Bedtime reading is one of the highlights of everyone’s day in our house. Dad and I used to take turns—one does bath, one does reading, etc., and we still do sometimes, but more and more we seem to be drawn to reading time. There is some magical magnetic pull that makes the parent who was ostensibly given the “night off” wander in and lie down on the floor, or curl up next to the reading parent and toddler on the bed, and just listen. Sometimes, we can’t help ourselves and we get an extra book to read at the end of bedtime.
During one of those moments we were reading a book about animals (my apologies, but I forget which one), and the book talked about the baby animals hugging and snuggling with their mothers. Every time this was mentioned, our two-year-old, already snuggled next to me, would give me a hug. Dad was reading the book and he paused, looked at me, and then read the next page differently, substituting a daddy animal getting a hug.
I smiled, Dad (eventually) got a hug, and bedtime continued happily. But it did make me think. Even with all the books out there for children, even with all the emphasis on political correctness, there certainly is a lot more mommy-hugging going on in picture books than daddy-hugging.
Which is why I wanted to talk about this book today. Dad doesn’t get a hug in this one, but he does get a lot of credit for his role in child-rearing. My son mostly likes it because he likes anything and everything that has to do with seahorses. But I know he’s also getting a good message about fathers. And it’s Eric Carle (who won a Laura Ingalls Wilder Award for his contribution to creating meaningful picture books), so really, what’s not to like?
Summary and Review:
Male seahorses take care of the eggs after the female lays them in his pouch, and that’s exactly what Mr. Seahorse does. As Mr. Seahorse is floating through the ocean with eggs in his pouch, he meets a lot of other fish. Some of them he just floats past. Others he stops to talk to, meeting the daddy Stickleback who is watching over his nest of eggs, Mr. Tilapia who can’t talk because his mouth is full of the eggs he is taking care of, and Mr. Kurtus, who has my favorite line in the book: “Mrs. Kurtus laid her eggs and I have stuck them on my head.” If that isn’t good parenting, then really, what is?
Accentuating this great book are Eric Carle’s gorgeous paintings. In this book, every other fish the seahorse meets (those who aren’t starring in the daddy roles) is hidden behind a painted transparency. For example, the painting of a stonefish is hidden behind a transparency with a painting of a rock. The painting of several trumpetfish is hidden behind a transparency with a painting of a patch of reeds, and so in. In this way, the book teaches another lesson about camouflage (and beautiful art). Plus, my toddler really likes to turn the transparency pages, comparing the pictures on both sides of the page before and after they are covered up.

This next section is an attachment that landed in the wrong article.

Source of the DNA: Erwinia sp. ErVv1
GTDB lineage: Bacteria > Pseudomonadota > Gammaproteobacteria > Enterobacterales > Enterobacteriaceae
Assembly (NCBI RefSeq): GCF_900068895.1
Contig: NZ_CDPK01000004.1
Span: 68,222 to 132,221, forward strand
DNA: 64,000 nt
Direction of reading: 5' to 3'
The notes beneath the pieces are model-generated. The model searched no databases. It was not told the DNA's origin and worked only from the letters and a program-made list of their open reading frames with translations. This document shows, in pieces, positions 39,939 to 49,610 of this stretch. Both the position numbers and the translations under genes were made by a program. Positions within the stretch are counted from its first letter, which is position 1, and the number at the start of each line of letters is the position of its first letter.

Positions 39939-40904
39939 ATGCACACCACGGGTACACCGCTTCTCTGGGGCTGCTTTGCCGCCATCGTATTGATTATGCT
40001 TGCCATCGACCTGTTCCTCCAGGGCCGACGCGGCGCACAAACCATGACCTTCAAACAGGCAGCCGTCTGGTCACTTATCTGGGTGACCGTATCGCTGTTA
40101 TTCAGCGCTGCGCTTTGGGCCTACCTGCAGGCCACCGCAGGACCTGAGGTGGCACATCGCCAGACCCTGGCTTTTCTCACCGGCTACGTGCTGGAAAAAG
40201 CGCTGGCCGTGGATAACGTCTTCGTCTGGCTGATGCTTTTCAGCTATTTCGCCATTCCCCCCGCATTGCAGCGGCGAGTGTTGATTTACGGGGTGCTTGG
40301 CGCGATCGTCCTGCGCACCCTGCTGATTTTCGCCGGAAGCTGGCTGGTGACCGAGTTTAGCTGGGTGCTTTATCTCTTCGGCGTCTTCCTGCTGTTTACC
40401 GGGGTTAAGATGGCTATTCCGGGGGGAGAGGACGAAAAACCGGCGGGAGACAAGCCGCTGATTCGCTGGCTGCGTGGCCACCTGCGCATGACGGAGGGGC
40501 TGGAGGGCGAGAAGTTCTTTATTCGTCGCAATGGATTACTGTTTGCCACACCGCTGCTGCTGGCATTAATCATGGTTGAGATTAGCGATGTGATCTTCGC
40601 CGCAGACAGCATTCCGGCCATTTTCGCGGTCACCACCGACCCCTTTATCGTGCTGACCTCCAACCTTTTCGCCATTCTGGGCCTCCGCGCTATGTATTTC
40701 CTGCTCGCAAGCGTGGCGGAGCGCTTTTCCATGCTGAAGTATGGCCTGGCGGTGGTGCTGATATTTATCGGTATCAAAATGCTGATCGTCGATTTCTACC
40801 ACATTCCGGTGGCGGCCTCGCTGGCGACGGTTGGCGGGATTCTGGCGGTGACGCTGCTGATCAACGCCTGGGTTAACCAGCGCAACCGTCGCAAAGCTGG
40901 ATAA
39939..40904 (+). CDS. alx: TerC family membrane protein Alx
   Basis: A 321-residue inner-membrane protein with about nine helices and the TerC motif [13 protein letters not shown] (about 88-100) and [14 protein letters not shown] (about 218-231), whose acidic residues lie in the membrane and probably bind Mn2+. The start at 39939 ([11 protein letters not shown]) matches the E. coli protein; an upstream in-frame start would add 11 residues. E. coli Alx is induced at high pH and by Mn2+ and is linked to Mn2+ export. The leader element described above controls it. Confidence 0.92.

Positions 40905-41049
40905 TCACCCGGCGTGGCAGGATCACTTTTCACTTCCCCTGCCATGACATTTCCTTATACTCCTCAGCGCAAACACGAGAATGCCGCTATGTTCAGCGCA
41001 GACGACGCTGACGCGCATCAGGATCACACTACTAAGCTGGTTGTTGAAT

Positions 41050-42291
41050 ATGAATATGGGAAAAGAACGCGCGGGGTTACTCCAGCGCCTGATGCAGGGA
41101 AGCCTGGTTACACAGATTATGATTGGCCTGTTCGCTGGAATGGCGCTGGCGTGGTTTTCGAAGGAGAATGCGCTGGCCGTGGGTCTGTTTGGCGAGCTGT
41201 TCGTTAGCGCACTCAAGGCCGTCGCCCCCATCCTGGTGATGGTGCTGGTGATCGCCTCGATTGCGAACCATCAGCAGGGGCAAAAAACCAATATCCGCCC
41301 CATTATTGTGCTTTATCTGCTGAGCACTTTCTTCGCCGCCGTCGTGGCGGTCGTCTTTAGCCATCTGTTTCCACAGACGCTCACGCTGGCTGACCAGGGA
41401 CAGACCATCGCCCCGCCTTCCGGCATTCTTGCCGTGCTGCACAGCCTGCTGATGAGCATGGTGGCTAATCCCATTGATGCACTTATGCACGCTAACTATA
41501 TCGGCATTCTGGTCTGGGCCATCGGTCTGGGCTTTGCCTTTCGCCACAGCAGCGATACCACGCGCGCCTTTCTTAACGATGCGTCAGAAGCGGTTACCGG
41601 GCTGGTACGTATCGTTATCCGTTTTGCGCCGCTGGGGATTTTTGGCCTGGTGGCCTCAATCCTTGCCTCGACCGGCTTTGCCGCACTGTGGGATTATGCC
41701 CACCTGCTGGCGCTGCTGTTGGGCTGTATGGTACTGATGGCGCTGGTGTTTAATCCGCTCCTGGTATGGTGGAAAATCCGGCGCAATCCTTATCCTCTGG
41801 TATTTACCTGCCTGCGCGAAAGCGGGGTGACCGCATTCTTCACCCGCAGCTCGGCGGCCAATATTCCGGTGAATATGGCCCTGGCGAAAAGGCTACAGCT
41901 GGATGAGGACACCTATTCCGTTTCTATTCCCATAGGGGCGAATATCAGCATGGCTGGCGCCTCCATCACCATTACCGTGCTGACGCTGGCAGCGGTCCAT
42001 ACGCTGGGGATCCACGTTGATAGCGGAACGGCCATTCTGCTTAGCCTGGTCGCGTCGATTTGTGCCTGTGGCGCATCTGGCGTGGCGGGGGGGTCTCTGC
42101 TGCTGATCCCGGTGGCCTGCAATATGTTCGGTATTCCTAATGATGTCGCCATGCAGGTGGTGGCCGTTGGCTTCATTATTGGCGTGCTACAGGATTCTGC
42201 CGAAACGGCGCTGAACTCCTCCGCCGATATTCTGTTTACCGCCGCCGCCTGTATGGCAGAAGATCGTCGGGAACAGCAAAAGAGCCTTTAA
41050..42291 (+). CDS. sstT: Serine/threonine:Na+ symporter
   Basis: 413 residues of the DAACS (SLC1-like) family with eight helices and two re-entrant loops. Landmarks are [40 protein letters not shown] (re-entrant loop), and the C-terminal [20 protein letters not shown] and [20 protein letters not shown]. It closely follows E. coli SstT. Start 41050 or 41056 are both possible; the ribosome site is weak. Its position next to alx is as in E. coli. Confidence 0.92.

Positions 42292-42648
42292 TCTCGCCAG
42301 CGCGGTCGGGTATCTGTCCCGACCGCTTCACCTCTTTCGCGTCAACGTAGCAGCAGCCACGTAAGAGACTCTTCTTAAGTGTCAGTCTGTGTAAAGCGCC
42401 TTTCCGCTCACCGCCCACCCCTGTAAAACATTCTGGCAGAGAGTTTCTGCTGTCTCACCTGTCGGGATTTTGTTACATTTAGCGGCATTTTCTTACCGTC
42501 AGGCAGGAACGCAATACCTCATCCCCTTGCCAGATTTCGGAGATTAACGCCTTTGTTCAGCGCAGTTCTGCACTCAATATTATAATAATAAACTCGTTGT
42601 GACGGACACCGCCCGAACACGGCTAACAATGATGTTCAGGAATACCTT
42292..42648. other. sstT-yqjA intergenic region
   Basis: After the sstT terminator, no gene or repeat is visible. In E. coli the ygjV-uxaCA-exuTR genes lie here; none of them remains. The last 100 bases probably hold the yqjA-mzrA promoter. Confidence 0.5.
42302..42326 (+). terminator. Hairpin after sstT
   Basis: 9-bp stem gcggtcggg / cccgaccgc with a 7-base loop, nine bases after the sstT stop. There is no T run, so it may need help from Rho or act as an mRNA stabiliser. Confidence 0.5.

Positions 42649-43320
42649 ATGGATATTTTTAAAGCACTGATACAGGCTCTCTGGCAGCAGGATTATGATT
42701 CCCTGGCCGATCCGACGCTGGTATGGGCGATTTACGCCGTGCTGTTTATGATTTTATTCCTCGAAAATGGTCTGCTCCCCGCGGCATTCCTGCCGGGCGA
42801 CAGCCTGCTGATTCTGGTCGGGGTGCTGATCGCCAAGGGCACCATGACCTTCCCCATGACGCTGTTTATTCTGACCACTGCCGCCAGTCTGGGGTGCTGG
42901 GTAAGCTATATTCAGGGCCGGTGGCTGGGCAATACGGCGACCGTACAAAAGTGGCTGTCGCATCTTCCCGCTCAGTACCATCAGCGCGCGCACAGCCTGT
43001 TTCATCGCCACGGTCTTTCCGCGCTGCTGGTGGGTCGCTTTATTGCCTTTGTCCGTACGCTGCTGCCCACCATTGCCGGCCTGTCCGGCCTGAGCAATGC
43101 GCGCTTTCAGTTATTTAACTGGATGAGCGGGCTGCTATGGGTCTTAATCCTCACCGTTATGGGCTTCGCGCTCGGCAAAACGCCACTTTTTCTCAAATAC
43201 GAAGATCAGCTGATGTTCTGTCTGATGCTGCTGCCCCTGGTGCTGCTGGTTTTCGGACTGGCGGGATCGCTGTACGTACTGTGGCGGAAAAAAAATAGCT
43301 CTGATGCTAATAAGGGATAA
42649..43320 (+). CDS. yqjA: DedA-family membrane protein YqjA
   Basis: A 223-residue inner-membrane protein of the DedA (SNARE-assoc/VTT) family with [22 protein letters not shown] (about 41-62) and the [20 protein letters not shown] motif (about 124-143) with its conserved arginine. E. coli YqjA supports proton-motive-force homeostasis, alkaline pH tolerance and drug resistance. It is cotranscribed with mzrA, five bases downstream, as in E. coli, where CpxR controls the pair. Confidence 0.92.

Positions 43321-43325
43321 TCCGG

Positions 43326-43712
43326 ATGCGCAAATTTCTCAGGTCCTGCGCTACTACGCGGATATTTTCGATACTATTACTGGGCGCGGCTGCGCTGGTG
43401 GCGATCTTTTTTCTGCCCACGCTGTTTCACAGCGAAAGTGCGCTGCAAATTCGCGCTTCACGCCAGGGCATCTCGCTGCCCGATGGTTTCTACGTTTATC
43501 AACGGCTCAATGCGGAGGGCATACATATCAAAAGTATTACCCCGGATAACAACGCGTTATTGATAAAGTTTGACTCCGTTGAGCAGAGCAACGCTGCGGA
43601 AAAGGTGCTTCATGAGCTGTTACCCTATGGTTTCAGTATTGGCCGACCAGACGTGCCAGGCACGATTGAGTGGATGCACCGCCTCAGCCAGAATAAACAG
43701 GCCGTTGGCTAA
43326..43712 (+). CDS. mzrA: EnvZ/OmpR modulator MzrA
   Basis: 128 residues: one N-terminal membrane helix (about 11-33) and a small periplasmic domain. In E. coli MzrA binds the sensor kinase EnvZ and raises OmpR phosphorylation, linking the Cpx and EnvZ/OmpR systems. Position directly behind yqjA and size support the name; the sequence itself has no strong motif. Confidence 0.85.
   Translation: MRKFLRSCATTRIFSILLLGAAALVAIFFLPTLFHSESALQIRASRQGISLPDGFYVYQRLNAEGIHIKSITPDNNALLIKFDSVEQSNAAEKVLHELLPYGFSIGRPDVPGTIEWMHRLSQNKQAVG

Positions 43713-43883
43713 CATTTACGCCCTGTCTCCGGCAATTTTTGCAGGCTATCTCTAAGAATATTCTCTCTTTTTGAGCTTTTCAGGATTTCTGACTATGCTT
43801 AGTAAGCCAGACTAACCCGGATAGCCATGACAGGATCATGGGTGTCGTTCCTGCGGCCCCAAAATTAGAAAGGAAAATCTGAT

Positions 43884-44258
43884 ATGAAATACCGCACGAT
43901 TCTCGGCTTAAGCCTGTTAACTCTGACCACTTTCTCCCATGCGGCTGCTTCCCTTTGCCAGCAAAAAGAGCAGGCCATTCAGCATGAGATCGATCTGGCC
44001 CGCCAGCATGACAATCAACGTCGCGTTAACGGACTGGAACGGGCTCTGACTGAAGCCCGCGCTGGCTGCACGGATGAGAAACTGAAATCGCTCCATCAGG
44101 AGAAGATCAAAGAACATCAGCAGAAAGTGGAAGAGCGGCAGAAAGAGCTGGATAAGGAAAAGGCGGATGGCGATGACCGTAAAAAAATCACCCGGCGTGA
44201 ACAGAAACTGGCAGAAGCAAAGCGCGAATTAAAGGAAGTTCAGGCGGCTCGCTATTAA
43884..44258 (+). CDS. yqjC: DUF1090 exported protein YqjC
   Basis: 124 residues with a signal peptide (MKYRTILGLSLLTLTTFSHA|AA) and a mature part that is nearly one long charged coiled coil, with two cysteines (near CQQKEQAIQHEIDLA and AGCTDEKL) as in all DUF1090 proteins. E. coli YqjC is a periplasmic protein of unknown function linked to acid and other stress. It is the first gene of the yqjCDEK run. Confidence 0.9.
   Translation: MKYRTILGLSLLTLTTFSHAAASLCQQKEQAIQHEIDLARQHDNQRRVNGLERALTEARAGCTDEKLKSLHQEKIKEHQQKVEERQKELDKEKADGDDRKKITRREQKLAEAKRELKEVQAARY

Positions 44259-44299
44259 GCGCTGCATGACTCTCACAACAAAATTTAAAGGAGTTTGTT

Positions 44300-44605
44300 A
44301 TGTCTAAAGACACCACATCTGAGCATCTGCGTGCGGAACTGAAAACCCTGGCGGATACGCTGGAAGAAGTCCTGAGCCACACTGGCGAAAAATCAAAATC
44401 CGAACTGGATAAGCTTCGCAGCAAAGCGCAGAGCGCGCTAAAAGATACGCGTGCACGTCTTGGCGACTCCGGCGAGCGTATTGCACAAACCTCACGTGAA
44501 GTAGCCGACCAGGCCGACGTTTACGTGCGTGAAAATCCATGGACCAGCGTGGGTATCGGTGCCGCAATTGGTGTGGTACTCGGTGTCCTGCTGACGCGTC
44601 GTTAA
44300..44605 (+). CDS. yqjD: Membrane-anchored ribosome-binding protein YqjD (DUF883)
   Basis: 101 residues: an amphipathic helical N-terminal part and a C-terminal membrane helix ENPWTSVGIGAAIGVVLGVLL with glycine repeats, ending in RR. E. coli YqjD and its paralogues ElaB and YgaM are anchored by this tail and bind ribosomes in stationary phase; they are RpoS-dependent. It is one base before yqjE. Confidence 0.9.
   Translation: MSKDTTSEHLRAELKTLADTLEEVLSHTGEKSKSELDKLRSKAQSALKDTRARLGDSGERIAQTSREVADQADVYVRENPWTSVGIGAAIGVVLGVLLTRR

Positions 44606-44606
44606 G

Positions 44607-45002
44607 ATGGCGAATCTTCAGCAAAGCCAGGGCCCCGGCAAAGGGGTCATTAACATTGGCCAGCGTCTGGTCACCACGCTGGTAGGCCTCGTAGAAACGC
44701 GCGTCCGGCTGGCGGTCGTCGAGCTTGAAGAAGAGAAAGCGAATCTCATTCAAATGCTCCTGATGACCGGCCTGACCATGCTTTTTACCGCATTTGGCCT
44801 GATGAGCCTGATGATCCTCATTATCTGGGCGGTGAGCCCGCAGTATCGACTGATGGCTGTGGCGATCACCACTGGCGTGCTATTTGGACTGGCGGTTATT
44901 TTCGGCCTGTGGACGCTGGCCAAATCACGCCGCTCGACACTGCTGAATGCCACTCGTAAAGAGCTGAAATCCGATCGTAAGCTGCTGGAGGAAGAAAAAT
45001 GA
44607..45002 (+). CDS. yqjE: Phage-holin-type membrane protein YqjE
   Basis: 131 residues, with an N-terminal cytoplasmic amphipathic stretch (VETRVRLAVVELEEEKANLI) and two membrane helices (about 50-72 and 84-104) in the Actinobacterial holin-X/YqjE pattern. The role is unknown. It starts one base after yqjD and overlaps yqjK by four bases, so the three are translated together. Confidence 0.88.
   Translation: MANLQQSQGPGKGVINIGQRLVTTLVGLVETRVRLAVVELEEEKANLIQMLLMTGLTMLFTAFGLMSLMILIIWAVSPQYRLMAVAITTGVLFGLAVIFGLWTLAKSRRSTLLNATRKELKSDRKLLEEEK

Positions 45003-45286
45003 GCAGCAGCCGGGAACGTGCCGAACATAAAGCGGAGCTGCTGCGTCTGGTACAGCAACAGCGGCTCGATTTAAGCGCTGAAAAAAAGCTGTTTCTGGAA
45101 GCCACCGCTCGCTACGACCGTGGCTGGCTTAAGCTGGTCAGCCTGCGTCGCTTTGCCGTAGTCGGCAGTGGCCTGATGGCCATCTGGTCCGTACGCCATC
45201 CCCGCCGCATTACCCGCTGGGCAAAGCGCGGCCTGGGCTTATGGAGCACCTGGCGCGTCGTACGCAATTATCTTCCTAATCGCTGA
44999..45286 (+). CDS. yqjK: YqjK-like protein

Possible conversations to have with your kids:
Well, just beware you are asking a biology major and longtime science teacher, who often gets ridiculed by my mother-in-law for telling my 2-year-old that “no, the sun doesn’t go down, the earth is just turning” and teaching him the difference between a mommy and daddy cardinal. So here we go…in my opinion, there are a million things to talk to a toddler about as you read this book! Here are some of them:
– Fish lay eggs—just like chickens, which might be a more familiar egg-laying animal to a preschooler. Although fish eggs look a lot different, and they lay a lot at one time. Then ask your child–how do the fish in the book take care of their eggs? The different daddies carry the eggs around with them in different ways. Let them discover this and tell you how.
– Daddies can take care of eggs just like mommies can. Talk about the animals your child may be familiar with where the mothers take care of eggs (like chickens). Or bring up penguins where both fathers and mothers take care of eggs.
– Camouflage: On the pages with the transparencies, ask your child to find the hidden fish before you turn the transparency page. What makes the fish hard to see behind the transparencies? They are often the same color, texture, and shape as something in the ocean around them. This is called camouflage and helps keep them hidden and safe. Ask an older preschooler to draw their own picture of a camouflaged animal. If they are really into art, give them water colors like Eric Carle used.
– Differences: Point out that each fish looks different. They are different colors, sizes, and shapes. They also do things differently–in this case, they take care of their eggs differently. It’s never too early to start teaching tolerance of differences, and simply noticing that they exist is a strong first step.
– God and Evolution: If you are more into the former, talk about all the beautiful sea creatures God made. If you are more into the latter, talk about all of the beautiful sea creatures that evolved to fill different roles in the ocean ecosystem. If you are into both, talk about the beautiful world of God’s and how these fascinating creatures evolved into it. Or just talk about what seems right to you at the time.